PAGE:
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What is a testicular lump?
Lumps are a common finding in the testicle or scrotal area that can be caused by swelling, fluid build-up, cysts, infection or inflammation. Most of the time, these lumps are not testicular cancer. However, they need to be assessed to exclude this rare cause.
A testicular lump or lumps can be caused by a number of conditions related to the testicles and scrotum. These include:
Epididymitis involves swelling of the epididymis, the duct leaving the testis. Orchitis is inflammation or swelling of the testicles. When both of these occur together the condition is known as epididymo-orchitis. This condition was commonly caused by the mumps virus when vaccination against mumps was less common. Today, it is more commonly caused by other viruses or bacteria, such as sexually-transmitted infections (STIs) including gonorrhoea and chlamydia. The symptoms of epididymo-orchitis are usually testicular pain and swelling (more commonly just on one side) and fever. Some men also experience symptoms of a urinary tract infection including painful and frequent urination, an urgent feeling of having to urinate and sometimes blood in the urine.
Torsion of the testis
Torsion, or twisting of the testis in the scrotum, can cause the blood supply to be cut off, leading to swelling of the testis. This is a serious condition and can be identified by a sudden pain in the testicle. It is usually only on one side and can also be associated with abdominal pain and nausea or vomiting. The skin overlying the testicle may become reddened and is usually very tender. It is important to have the testicle untwisted, which usually involves undergoing surgery. If the testicle is not untwisted, usually within 4-6 hours, it can die and will have to be removed.
A hydrocoele is a fluid build-up around the testes in the scrotum. These are usually painless at first, but can become large over time and lead to a dull ache. They can occur at any age, but are common among older men and can be caused by injury or inflammation.
A varicocoele is the formation of varicose veins in the scrotum. This occurs when the veins around the testis become swollen and expanded. They are usually painless, although occasionally they can produce a heavy feeling in the scrotum. This can occur during puberty, usually on the left side and commonly affects three out of every 20 men. It can be associated with lowered fertility.
A cyst is a fluid-filled sac. Epididymal cysts form in the epididymis, are about the size of a pea and can be felt by an experienced doctor. They are not dangerous, but in some cases the cysts can become larger and cause pain or discomfort.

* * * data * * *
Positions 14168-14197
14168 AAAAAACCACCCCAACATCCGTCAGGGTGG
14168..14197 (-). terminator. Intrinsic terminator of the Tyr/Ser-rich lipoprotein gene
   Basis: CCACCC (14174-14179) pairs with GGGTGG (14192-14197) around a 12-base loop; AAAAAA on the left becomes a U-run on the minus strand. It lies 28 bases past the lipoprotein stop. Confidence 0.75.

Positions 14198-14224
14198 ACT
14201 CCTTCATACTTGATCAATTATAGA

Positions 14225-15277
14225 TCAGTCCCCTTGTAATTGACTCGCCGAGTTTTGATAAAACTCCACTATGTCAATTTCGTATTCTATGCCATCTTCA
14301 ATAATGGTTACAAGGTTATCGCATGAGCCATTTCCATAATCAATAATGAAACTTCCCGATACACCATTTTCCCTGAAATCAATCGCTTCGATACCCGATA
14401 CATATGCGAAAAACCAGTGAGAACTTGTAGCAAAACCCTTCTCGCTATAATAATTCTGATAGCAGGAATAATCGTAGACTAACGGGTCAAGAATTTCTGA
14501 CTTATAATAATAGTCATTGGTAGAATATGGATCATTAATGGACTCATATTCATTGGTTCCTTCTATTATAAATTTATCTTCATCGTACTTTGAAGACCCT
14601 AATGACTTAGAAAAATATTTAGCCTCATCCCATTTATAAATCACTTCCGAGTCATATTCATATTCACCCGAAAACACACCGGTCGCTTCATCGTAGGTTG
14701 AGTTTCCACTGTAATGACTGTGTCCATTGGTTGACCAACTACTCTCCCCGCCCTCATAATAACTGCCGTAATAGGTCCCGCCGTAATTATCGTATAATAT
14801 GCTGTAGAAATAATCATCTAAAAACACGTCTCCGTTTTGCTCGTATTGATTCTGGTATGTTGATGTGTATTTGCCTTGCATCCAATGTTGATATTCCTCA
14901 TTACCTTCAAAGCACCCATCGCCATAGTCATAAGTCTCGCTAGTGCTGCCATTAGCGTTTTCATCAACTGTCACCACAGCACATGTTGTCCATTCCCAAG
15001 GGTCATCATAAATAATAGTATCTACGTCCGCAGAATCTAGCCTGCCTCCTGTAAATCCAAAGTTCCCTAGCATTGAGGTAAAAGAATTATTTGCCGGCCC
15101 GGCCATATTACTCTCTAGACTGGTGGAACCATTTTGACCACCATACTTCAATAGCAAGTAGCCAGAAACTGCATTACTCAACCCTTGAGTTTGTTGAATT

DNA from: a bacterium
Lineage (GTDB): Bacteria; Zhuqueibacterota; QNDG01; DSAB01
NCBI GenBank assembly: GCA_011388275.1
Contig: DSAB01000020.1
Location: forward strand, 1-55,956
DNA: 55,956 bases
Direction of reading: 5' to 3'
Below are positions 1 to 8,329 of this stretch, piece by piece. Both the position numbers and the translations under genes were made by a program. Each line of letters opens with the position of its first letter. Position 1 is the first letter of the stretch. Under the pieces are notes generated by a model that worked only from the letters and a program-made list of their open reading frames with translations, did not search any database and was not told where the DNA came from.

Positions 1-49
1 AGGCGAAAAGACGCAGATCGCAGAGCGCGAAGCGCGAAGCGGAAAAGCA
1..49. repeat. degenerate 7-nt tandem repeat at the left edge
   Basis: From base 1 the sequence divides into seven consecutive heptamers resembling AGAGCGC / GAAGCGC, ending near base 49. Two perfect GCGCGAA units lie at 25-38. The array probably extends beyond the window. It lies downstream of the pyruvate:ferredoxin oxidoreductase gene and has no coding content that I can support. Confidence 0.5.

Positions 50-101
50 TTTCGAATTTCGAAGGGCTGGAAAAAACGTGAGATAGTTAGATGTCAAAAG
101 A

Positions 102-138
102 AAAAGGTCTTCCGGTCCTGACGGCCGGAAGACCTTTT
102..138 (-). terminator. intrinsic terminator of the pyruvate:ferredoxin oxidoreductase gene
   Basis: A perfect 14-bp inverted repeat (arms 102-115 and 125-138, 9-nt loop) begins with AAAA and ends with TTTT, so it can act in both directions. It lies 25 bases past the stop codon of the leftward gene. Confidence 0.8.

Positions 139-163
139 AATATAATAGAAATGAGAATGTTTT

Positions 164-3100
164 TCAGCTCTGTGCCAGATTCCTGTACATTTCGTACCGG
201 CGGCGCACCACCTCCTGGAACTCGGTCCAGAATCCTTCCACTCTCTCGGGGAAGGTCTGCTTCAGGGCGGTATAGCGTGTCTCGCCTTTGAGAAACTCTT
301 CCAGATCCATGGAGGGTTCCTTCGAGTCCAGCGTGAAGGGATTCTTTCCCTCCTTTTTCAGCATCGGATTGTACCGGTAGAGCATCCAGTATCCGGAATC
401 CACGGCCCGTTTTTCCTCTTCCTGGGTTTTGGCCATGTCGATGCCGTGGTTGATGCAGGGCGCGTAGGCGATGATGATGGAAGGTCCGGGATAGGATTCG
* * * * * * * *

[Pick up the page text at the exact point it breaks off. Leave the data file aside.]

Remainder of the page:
Testicular cancer can show up as a firm mass (tumour) growing within the testicle. Usually there are no other symptoms, but in a minority of men there can be pain and swelling of the testicle.
Risk factors associated with some testicular lumps include:
- Undescended testis at birth;
- Unprotected sex leading to a sexually-transmitted infection, and;
- Accidents (e.g., car, cycling or sport).
Methods for diagnosis
Your doctor will likely conduct a physical exam of the scrotum and testes to make a diagnosis. Other tests can include a blood cell count, urine analysis, STI tests and ultrasound.
Types of treatment
Depending on the cause of the testicular lump, treatments can vary:
Treatment for viral epididymo-orchitis is aimed at managing your symptoms using pain-relief medications, such as paracetamol and ibuprofen. Treatment involves antibiotics if the cause is gonorrhoea, chlamydia or another bacteria.
Torsion of the testis
Torsion, or twisting of the testis in the scrotum, is treated by surgery. There is a high risk of losing the testicle due to lack of blood flow if the problem is not rectified. This is best performed within six hours of the onset of pain.
A hydrocoele is a fluid build-up around the testes in the scrotum. This can be treated with a minor operation to remove the hydrocoele. Fluid can also be removed with a syringe, but is not always permanent and can lead to refilling.
A varicocoele is the formation of varicose veins in the scrotum. If there is no discomfort, no treatment is necessary. Surgery can be performed if there is discomfort, or if it is associated with reduced fertility.
Generally surgery is not required for pea-sized cysts, but is possible if the cyst becomes larger and uncomfortable.
The presence of a testicular lump can be daunting. It is important to remember that most testicular lumps are not serious. In some cases, no treatment is required for the lump; it is something that you just live with. In other cases, antibiotics or minor surgery may be required.
To help prevent testicular lumps caused by STIs, it is important to practise safe sex by wearing a condom with new sexual partners.
Testicular cancer cannot be prevented. Also, there are no routine screening tests for testicular cancer. Regular self-examination of the testes and getting acquainted with the way they normally feel may help you to detect any changes. However, self-examination has not conclusively been proven to detect cancers early or improve outcomes. If any abnormalities are detected, it is best to promptly see your doctor.